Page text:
Eeeenope. Historically, religious institutions have been strongholds of knowledge, and any inhibition of things was usually political pissing matches or social elite trying to keep people in check by any means possible. Climate change issues today are stymied by people who have business interests against fixing the problem. In fact, there are several religious movements springing up that see conservation of God's creation as a sacred duty (just met a nice grassroots group in Idaho). Genetic engineering isn't even likely to be the tipping point for anything anyhow — farmland can be conserved far more effectively by just not eating ruminant meat and shooting down ethanol fuel. Opposition to euthanasia has jack all to do with science.

Most conflicts on Earth are caused by religious differences. Pakistan vs. India, the USSR vs. USA, the mess in the Middle East (Shiite vs. Sunni vs. Jews vs. Christians vs. Zoroastrianism vs. etc.), conflicts all over Africa (such as Sudan), unrest in Southern Mexico, Southeast Asia, and to some extent Russia vs. its former Soviet satellites (atheism/Orthodoxy vs. Islam).

...have you actually read a history book before? Pakistan vs. India is a cornucopia of cultural issues, scarcity of resources, and political backstabbing, of which religion is only one factor — pretty soon it'll be as much about water shortage in Kashmir river sources as everything else combined (thanks glacial retreat!). Saying Communism vs. the world was about religion is like saying Lord of the Rings is about Boromir. Mexico and SE Asia have problems mostly relating to being run by hideously exploitative hierarchies, in the former case a goddamn drug cartel.

And finally, all those cases where an otherwise intelligent and pro-active person decides that a problem is "in god's hands" and fails to act when they could have prevented a coming disaster. You see this kind of talk a lot concerning our failures to protect the environment for ourselves, but I believe it permeates through all levels of society and basically accumulates to the point that it obstructs and hinders the progress of human society towards a technological utopia.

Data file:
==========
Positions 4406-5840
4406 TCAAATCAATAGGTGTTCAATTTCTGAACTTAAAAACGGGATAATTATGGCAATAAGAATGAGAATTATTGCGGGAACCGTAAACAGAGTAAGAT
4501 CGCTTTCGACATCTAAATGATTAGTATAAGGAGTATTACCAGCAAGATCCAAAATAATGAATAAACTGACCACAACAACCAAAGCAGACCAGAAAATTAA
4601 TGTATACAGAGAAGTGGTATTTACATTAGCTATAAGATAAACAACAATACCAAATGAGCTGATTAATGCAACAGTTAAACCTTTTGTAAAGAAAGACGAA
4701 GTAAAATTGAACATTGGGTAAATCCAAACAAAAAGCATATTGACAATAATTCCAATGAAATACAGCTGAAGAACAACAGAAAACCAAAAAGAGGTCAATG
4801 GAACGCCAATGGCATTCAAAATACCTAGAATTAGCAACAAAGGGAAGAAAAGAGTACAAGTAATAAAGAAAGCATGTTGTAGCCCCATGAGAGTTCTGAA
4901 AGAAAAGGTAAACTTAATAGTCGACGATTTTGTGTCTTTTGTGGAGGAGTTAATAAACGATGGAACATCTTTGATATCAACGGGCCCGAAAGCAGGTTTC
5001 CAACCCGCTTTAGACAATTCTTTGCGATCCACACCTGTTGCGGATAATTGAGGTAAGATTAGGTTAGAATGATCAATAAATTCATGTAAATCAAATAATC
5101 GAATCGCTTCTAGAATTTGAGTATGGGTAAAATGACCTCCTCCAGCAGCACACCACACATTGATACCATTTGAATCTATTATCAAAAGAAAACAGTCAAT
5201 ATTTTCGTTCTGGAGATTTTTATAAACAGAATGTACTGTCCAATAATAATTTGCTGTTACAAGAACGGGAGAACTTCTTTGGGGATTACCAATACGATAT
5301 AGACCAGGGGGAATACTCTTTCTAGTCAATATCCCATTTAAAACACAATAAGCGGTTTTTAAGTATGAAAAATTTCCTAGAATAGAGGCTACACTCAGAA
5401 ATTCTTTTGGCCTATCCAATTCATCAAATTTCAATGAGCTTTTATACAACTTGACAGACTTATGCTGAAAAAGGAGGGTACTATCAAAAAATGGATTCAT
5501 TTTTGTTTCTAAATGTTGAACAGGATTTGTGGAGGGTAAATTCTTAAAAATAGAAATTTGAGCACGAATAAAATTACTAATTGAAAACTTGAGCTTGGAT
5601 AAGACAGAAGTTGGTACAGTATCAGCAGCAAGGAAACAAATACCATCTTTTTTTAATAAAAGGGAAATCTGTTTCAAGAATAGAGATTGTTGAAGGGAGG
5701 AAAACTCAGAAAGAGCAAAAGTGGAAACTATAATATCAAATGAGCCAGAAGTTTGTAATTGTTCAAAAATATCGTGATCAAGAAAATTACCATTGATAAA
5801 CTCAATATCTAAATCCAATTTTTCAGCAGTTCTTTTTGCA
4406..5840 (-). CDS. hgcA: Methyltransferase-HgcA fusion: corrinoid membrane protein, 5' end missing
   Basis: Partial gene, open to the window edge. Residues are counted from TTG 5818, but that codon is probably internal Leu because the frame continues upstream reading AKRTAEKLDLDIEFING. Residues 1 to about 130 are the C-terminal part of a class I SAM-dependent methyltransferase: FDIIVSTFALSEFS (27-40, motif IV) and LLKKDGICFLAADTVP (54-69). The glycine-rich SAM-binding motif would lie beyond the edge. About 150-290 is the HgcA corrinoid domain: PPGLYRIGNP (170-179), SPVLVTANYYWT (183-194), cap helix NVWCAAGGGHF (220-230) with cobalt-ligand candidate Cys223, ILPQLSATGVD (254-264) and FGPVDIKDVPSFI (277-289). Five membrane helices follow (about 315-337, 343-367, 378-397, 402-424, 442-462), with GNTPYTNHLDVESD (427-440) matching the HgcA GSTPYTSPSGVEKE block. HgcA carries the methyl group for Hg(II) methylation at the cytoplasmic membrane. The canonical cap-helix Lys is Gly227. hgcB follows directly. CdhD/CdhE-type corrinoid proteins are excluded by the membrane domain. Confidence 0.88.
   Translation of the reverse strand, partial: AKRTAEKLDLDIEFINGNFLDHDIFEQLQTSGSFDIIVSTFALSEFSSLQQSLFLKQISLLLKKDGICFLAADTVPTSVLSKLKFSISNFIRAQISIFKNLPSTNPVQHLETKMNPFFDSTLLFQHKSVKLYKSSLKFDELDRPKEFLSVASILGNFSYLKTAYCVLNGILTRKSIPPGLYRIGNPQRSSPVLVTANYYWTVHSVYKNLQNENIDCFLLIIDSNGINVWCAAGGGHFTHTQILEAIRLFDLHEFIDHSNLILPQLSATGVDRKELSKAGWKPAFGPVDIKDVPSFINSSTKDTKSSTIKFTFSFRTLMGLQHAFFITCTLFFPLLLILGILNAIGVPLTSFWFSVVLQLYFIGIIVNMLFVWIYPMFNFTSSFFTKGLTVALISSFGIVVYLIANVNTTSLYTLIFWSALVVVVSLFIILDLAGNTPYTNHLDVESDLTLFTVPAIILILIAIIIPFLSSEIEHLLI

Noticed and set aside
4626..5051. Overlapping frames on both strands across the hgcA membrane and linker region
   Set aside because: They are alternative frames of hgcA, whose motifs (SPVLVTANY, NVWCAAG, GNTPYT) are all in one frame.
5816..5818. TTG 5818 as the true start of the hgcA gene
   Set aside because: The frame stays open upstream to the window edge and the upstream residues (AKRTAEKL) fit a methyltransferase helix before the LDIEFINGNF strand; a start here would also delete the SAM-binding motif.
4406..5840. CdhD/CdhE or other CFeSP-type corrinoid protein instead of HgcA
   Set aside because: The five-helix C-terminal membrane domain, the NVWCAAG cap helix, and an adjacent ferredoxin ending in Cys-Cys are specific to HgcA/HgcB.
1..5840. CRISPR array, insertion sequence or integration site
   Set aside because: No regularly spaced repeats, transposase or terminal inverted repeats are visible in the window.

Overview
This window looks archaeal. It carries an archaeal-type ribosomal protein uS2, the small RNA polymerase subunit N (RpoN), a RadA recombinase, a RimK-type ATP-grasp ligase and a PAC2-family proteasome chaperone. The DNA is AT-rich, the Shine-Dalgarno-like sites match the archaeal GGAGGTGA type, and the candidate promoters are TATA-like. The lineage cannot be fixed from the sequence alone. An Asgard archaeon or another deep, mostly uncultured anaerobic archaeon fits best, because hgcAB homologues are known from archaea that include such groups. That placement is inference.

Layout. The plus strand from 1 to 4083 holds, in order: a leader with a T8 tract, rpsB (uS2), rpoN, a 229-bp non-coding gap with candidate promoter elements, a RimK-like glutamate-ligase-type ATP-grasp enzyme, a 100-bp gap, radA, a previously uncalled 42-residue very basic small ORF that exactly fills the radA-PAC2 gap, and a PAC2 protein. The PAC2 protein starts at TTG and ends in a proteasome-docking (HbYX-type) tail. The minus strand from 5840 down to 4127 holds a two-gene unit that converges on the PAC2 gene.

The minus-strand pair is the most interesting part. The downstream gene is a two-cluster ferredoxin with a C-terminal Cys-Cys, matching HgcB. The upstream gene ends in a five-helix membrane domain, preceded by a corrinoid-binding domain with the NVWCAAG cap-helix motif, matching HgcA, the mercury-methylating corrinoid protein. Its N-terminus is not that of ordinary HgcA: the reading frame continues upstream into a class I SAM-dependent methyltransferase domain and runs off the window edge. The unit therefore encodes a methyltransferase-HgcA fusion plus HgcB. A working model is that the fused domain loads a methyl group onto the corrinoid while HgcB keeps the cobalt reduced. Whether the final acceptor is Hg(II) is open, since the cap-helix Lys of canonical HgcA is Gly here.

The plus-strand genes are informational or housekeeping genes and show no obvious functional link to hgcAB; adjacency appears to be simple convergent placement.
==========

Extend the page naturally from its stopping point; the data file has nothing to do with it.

Funny. Most of the religions I know of emphasize hard work, doing God's will instead of just talking about it, and know...sloth.

Also lol technological utopia.

I have been to Africa, and I have seen how missionaries have misled the natives into thinking that condoms are cursed and will cause your genitals to wither away because they are against God's wishes, and how the church deludes Africans into believing that the first step towards modernity and the wealth it brings is to accept Jesus Christ as your Savior.

And meanwhile, my church's missions specifically train missionaries not to so much as mention God unless first asked. Also, overwhelming internal dissent on the matter in the first place.

Over time as medical advances increase our age and we learn not only how to coexist with the rest of nature but to promote its growth on other planets, we slowly come to realize that the REAL gods are ourselves.

Oh, narcissism. Awesome. Totally a good substitute for an introspective system of ethical standards.

And even that is apart from countries like Japan, known for both a high atheist population and a strong work ethic.

And...suicide rate :|

It is now. For a while it was not

Local bishops were a crapshoot like they are on pretty much everything ever, but the Vatican on the whole has never once been opposed to evolution. At worst, it was no comment on the topic, and a warning against taking scientific findings in general to conclusions of materialism.